The wider aims of his labs research are to better understand the evolution of eukaryotic cell shape, to determine how cells regulate their form, and to determine how these processes contribute to normal tissue development and homeostasis and, when they go awry, to the evolution of metastatic cancer.

Christina Scheel

Christina Scheel is a Max Eder Junior Research Group Leader “Normal and Malignant Mammary Stem Cells” Institute of Stem Cell Research, Helmholtz Center Munich since May 2012.

Dr. Scheel is currently a resident in dermatology at the St. Josef Hospital, Ruhr-University Bochum, Germany and a group leader at the Institute of Stem Cell Research, Helmholtz Center Munich, where she was the recipient of a Max Eder Starting Grant by the German Cancer Aid. Dr. Scheel trained as a postdoc in the group of Dr. Robert A. Weinberg at the Whitehead Institute of Biomedical Research in Cambridge, USA after obtaining her Medical Doctor at the Universities of Münster and Düsseldorf in Germany. In 2018, Dr. Scheel co-organized the Gordon Research Conference “Mammary Gland Biology – Mammary Gland Development and Breast Cancer from Systems Biology to Single Cell”.”

The research of the Scheel group focuses on mechanisms of epithelial plasticity in the context of normal regeneration and metastatic progression.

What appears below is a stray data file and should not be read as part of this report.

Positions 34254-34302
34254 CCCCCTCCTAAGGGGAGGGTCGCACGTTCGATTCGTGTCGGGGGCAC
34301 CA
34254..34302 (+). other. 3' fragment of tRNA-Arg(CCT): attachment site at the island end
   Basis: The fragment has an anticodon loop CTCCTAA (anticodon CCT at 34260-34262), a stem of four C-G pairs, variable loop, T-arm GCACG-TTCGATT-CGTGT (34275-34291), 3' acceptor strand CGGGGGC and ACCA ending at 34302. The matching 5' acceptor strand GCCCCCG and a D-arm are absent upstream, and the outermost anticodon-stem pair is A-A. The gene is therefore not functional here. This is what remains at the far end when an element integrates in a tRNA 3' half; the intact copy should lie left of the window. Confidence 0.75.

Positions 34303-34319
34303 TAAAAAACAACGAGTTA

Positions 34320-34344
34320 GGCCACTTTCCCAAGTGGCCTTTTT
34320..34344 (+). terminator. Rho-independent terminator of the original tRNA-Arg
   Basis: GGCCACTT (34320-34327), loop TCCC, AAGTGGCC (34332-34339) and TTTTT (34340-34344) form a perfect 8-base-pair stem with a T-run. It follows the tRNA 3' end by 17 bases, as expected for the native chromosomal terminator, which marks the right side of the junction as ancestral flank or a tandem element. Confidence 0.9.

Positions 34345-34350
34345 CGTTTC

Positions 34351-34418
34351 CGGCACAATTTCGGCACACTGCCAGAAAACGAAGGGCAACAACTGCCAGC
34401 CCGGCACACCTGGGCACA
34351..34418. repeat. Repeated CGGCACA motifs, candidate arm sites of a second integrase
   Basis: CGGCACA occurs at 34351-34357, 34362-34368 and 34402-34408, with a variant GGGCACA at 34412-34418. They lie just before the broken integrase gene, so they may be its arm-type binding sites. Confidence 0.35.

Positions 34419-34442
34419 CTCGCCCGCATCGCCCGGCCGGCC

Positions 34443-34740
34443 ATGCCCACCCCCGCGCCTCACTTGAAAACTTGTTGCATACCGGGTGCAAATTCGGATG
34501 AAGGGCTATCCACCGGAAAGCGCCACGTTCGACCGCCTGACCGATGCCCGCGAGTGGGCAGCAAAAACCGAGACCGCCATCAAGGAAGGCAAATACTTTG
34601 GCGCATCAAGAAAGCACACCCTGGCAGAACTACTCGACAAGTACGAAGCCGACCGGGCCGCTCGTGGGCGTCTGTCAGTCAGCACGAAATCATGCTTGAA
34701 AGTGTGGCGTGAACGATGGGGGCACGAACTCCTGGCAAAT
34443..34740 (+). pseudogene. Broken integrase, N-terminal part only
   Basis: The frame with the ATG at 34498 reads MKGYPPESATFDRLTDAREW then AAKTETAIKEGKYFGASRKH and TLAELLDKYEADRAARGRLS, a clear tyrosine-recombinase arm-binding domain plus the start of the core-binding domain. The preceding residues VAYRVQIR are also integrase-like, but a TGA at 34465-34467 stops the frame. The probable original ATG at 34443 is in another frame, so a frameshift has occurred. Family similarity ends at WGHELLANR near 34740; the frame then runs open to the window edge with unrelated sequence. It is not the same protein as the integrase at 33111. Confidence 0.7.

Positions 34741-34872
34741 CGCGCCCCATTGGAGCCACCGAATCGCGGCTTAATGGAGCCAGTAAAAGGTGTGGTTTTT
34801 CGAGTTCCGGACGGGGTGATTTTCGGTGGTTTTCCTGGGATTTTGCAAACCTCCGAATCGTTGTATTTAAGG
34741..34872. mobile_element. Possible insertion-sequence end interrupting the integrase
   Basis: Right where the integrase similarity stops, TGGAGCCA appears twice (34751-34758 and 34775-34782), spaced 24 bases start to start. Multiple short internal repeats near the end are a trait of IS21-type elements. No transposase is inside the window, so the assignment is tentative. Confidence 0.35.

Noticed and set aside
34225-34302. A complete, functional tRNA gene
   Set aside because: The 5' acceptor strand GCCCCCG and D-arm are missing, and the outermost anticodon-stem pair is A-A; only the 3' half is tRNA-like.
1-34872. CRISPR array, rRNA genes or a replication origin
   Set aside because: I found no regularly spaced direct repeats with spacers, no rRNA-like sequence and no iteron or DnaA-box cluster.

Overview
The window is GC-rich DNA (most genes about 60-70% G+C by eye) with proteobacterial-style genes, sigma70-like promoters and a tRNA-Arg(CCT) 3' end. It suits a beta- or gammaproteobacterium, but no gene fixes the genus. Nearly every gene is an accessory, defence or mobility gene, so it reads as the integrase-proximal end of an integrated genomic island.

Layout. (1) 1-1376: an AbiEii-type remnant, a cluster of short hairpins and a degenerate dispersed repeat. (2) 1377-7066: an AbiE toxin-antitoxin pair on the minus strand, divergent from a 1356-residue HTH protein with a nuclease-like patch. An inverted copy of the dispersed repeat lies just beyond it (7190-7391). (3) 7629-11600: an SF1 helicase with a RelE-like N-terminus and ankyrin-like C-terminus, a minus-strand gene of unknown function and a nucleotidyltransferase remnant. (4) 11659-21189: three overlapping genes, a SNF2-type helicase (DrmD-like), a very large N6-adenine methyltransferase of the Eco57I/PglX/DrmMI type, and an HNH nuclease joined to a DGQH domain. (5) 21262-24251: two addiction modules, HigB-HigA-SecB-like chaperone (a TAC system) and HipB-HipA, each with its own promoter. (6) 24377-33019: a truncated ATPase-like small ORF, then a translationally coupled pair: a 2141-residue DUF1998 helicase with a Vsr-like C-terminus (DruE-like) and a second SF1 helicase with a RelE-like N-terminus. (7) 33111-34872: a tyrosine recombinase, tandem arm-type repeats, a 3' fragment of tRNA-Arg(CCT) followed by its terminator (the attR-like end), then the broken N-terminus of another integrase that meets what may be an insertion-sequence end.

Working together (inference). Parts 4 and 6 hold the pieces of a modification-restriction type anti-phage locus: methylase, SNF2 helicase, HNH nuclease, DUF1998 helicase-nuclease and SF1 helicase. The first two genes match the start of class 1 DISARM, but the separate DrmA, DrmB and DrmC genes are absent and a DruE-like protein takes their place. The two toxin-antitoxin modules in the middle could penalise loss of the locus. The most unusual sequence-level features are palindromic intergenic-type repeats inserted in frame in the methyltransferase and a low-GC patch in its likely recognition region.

For this purpose, the group has developed an organoid assay for primary epithelial cells harvested from human breast tissue and milk. Epithelial plasticity, defined as the ability of cells to dynamically change cell state, for example from epithelial to mesenchymal, is crucial for many processes during epithelial morphogenesis and homeostasis. The Scheel lab is interested in identifying mechanisms of epithelial plasticity that promote tumor progression and therapeutic resistance in breast cancer by studying cell state transitions at the single-cell level. In the context of normal regeneration, they study how dynamic physical interactions with the extracellular matrix impinge on morphogenesis and plasticity during mammary organoid formation.”

Guillaume Salbreux

Guillaume did his PhD on the physics of active gels and cell mechanics at the Institut Curie, Paris, in the group of Jean-François Joanny and Jacques Prost. He then went to the University of Michigan for a postdoc with David Lubensky on the regular arrangement of cone cells in the Zebrafish retinal epithelium. He moved to the Max Planck Institute for the Physics of Complex Systems (MPI-PKS) in Dresden where he worked in collaboration with Ewa Paluch, Stephan Grill and Carl-Philip Heisenberg.